Author Topic: Wow!  (Read 7486 times)

Matthew_S

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Wow!
« on: September 28, 2007, 11:54:53 AM »
I could easily be behind the curve, but I only saw this recently and it wowed me:

http://www.ted.com/index.php/talks/view/id/129


jane

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Re: Wow!
« Reply #1 on: September 28, 2007, 01:15:11 PM »
Ho Hum....
I think his t-shirt says it all - "sooooft serrrrrve". 
Also, if he talked a little faster, he could animate his moustache even more, thus making it jump up and down and around (tee hee).  I'd like to see that. 
On the other hand, this technology could have a practical application in the viewing of the best show poster--yes, actually, it is useful!
Now I'm wowed, too! 
Thanks, Matthew S
 

TL

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Re: Wow!
« Reply #2 on: September 29, 2007, 07:15:46 AM »
This is incredible - the idea of creating a metaverse of semantic information through linked images and relating the images spatially, so you can "dive in" and explore is blowing my mind and reminding me of why I actually do love the internet - a nice counterpoint to "Australian Emo Girl" in the YouTube thread - thanks for sharing this, Matthew!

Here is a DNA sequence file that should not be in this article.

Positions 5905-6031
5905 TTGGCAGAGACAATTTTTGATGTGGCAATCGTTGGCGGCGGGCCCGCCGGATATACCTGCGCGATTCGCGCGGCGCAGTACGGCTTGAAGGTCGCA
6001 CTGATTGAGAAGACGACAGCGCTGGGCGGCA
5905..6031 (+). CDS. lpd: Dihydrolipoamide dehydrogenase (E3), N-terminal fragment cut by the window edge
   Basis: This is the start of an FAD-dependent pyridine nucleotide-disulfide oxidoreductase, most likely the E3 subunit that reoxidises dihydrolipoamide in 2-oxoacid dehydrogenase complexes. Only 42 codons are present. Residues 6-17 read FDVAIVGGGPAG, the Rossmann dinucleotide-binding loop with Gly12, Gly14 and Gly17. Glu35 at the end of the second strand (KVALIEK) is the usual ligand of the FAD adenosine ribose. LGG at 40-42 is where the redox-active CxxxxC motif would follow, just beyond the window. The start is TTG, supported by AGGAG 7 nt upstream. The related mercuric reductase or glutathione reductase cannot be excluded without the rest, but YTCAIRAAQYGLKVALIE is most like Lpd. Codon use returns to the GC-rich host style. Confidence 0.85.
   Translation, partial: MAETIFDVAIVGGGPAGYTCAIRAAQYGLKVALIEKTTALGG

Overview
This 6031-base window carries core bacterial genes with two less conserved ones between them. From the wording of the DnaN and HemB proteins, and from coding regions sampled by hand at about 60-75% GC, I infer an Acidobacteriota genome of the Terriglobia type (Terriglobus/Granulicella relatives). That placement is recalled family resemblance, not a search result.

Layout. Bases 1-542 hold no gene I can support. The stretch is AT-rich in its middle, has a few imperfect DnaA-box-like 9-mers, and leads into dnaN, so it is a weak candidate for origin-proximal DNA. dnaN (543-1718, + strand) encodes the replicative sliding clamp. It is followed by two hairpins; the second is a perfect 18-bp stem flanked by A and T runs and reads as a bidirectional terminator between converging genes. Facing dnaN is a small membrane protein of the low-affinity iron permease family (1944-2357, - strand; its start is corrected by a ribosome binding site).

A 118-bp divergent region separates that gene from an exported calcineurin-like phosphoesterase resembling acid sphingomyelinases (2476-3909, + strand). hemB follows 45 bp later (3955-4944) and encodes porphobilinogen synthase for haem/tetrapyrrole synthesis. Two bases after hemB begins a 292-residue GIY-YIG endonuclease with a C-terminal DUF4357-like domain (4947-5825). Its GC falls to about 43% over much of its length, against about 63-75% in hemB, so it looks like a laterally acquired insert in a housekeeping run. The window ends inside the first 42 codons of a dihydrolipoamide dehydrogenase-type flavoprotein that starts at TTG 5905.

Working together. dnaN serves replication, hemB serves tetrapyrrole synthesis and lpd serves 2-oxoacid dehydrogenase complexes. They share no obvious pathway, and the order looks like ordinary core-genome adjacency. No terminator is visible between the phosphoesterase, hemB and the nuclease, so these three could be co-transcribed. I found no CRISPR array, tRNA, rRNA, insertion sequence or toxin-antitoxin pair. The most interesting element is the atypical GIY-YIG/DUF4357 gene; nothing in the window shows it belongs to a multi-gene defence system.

Now write me a receipt so I can tip on outta here...

Josh

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Re: Wow!
« Reply #3 on: September 29, 2007, 11:22:11 AM »
This kinda reminds me of some stuff going on at Carnegie Mellon, using photos to determine 3d space.

(press release/websight)
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John Junk

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Re: Wow!
« Reply #4 on: September 29, 2007, 06:08:39 PM »
Metaverses eat it.  I don't see the point.  I like that he said they'd get 3D thingers of all the "interesting places" on earth.  Translation: Over-photographed tourist traps.  How dare you.  What would Guy Deboard say?

TL

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Re: Wow!
« Reply #5 on: September 29, 2007, 08:20:07 PM »
Metaverses eat it.  I don't see the point.  I like that he said they'd get 3D thingers of all the "interesting places" on earth.  Translation: Over-photographed tourist traps.  How dare you.  What would Guy Deboard say?

Eat MY metaverse.  The "Society of Spectacle" will always make "interesting places" "over-photographed tourist traps," and you don't need Guy Debord to tell you that; but I think this is the most interesting leap in how to present and gather information that I've seen in a long time, buck-o.
Now write me a receipt so I can tip on outta here...

Emily

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Re: Wow!
« Reply #6 on: September 29, 2007, 09:33:10 PM »
no more pop-ups? its a sad day for Trip Whiting.

ps: TL I think you like it so much b/c its named TED.




Shaggy 2 Grote

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Re: Wow!
« Reply #7 on: September 30, 2007, 01:08:01 AM »
Metaverses eat it.  I don't see the point.  I like that he said they'd get 3D thingers of all the "interesting places" on earth.  Translation: Over-photographed tourist traps.  How dare you.  What would Guy Deboard say?